This event will also bring together scientists, government officials, policy-makers, research funding organizations, and industry partners who are interested in research and innovation in this field. The goal of the summit is to offer the opportunity to network, seek new collaborations, and share health research findings related to cannabis and cannabinoids. The symposium will feature talks and panel sessions, and will serve as an interactive platform to highlight preclinical, clinical, and public health and policy research in Toronto.
2- https://www.utoronto.ca/news/researchers-u-t-affiliated-hospitals-form-research-consortium-study-risks-and-benefits-cannabis :
The summit heard a range of concerns from researchers about potential harms from cannabis use, including the impact of second-hand smoke, the effects on pregnant women and their fetuses, and altered brain chemistry in young adults and adolescents.
But investigators indicated they were also inspired by the tantalizing hints of potential benefits from cannabis in all its variations.
The list of potential benefits with at least some scientific validation includes chronic pain, epilepsy, MS, depression, anxiety, chemo-related nausea, autism, PTSD, Tourette syndrome and glaucoma, as well as some aspects of Alzheimer’s.
“Cannabis clearly works in epilepsy,” said Mac Burnham, a U of T professor emeritus and co-director of the Epilepsy Research Program at the Ontario Brain Institute.
Burnham wants to focus on treatment ratios between CBD and THC – the principal psychotropic in cannabis – because patients say they work better together. But he had to stop his experiments because of delays in getting a licence from Health Canada.
Scientists at the summit were cautioned to guard against their research becoming tainted by perceived bias or influence, especially by tobacco and alcohol companies that are moving into cannabis.
“We have to be careful to protect our independence,” said Dr. Bernard Le Foll, a professor at the Institute of Medical Science who is also on the TC3 steering committee. But he added that in some cases involving medical cannabis research, there are partnerships with pharmaceutical companies that are “beneficial and appropriate.”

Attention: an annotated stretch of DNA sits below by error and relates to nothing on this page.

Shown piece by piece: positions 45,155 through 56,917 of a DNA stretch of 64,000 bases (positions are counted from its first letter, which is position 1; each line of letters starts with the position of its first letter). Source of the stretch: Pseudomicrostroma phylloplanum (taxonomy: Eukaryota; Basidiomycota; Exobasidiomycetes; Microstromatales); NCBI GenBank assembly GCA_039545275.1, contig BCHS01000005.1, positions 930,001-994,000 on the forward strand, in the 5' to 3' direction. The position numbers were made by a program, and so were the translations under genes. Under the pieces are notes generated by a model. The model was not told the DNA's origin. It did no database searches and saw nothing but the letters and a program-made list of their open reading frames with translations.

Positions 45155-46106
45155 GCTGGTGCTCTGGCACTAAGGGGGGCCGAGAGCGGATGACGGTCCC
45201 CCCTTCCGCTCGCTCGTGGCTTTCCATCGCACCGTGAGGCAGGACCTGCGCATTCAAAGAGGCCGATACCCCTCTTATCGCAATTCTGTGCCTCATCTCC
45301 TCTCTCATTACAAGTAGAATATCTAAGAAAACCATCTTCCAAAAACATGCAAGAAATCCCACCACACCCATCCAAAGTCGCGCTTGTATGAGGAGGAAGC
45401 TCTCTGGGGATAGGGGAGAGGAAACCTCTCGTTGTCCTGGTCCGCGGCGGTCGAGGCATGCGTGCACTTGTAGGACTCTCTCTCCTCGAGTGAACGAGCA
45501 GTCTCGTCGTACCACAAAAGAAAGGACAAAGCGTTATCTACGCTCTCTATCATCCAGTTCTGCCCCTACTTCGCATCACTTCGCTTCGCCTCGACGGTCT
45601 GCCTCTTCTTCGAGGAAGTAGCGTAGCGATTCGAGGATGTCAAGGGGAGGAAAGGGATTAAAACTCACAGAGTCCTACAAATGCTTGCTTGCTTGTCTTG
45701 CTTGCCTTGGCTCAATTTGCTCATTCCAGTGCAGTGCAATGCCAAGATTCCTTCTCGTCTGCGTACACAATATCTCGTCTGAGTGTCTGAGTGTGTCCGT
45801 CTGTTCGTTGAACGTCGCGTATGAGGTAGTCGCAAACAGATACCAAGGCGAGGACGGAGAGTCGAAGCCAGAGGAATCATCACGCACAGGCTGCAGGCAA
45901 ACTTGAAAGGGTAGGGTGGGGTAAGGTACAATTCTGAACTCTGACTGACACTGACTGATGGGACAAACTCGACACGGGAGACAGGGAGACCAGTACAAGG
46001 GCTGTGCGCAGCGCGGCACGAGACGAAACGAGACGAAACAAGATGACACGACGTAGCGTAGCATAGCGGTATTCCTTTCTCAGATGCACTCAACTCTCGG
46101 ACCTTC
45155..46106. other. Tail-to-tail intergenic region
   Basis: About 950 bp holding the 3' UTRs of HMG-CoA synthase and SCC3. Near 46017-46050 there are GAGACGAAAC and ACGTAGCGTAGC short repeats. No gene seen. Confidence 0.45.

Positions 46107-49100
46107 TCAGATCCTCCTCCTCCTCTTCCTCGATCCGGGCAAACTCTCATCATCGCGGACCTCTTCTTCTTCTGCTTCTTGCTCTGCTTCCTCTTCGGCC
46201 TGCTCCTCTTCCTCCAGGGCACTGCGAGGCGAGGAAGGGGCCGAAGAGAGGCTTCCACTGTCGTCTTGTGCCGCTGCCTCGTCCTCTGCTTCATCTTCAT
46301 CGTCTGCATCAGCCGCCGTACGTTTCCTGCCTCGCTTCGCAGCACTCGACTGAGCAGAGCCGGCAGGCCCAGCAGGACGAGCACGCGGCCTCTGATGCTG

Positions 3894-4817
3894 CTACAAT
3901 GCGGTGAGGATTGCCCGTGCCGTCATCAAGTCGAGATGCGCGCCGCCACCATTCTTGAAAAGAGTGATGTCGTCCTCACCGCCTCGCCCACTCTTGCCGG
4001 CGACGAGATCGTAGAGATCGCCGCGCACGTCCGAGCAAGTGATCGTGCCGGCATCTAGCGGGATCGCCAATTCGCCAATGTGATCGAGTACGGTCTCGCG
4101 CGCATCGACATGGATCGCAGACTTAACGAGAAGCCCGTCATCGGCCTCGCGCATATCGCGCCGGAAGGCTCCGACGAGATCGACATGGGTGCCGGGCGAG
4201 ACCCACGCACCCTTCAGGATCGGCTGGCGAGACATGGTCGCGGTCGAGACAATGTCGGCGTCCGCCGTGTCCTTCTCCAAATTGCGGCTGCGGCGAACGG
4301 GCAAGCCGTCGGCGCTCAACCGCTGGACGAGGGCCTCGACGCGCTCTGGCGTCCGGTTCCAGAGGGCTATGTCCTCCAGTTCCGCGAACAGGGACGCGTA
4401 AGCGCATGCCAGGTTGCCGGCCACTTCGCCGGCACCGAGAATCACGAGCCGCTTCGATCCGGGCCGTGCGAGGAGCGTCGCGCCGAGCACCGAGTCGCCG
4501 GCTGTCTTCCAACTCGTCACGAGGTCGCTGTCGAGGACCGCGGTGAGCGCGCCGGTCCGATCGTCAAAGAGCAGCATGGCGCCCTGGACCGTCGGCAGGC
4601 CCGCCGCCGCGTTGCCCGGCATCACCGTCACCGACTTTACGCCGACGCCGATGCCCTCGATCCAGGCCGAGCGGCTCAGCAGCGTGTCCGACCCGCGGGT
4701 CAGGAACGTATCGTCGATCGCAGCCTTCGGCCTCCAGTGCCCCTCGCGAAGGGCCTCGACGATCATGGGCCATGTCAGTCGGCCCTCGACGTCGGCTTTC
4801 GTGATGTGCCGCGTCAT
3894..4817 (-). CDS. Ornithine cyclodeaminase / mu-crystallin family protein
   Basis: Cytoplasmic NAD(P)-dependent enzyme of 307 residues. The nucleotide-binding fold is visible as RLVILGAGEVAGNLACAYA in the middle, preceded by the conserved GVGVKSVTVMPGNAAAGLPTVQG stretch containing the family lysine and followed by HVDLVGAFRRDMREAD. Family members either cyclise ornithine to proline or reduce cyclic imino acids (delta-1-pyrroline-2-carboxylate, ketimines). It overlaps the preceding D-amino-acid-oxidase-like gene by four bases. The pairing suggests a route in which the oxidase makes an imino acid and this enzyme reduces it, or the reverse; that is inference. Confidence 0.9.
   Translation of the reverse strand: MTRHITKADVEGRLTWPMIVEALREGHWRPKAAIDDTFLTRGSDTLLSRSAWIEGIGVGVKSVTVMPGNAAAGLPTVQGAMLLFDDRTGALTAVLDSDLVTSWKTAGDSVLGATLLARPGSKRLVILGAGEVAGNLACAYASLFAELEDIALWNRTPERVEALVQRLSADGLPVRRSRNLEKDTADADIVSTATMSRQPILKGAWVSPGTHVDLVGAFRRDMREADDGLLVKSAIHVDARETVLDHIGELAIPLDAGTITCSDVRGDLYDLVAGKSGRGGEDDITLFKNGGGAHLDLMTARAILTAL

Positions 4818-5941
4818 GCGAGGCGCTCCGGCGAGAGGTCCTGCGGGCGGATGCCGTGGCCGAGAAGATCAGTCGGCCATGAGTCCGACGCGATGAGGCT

The summit was told the need for research is growing along with the scope of the potential public health aspect. Approximately 10 per cent of Canadians have consumed cannabis in the last year and 40 per cent have used it at some point.
CBD was singled out for the particular concern around the lack of understanding about how it works.
“We really need to know what are the risks associated with its use,” said Dr. Romina Mizrahi, an associate professor in the departments of psychiatry, pharmacology and toxicology and the Institute of Medical Science who focuses on youth mental health and addiction.
“Anecdotally, we have seen an increase of patients with psychosis coming into the clinic using CBD for treatment,” said Mizrahi, a TC3 steering committee member.
About nine per cent of users develop cannabis dependency, but society has to balance those harms against opioids, said Daniele Piomelli of the University of California, Irvine, the keynote speaker at the summit.
“Cannabis can cause acute toxicity but there is no evidence of lethality, even after decades and decades of use.”
He also said research suggests the human body – which has its own endocannabinoid system – could one day be stimulated to enhance such things as energy levels, mood regulation and pain reduction, the same way cannabis seems to.
“We could use our own cannabinoid system to achieve the same effect, and that would be better than administering THC,” said Piomelli.
Marc Mounir Rahme, PhD
Doctor of Pharmacology & Professor, Ottawa University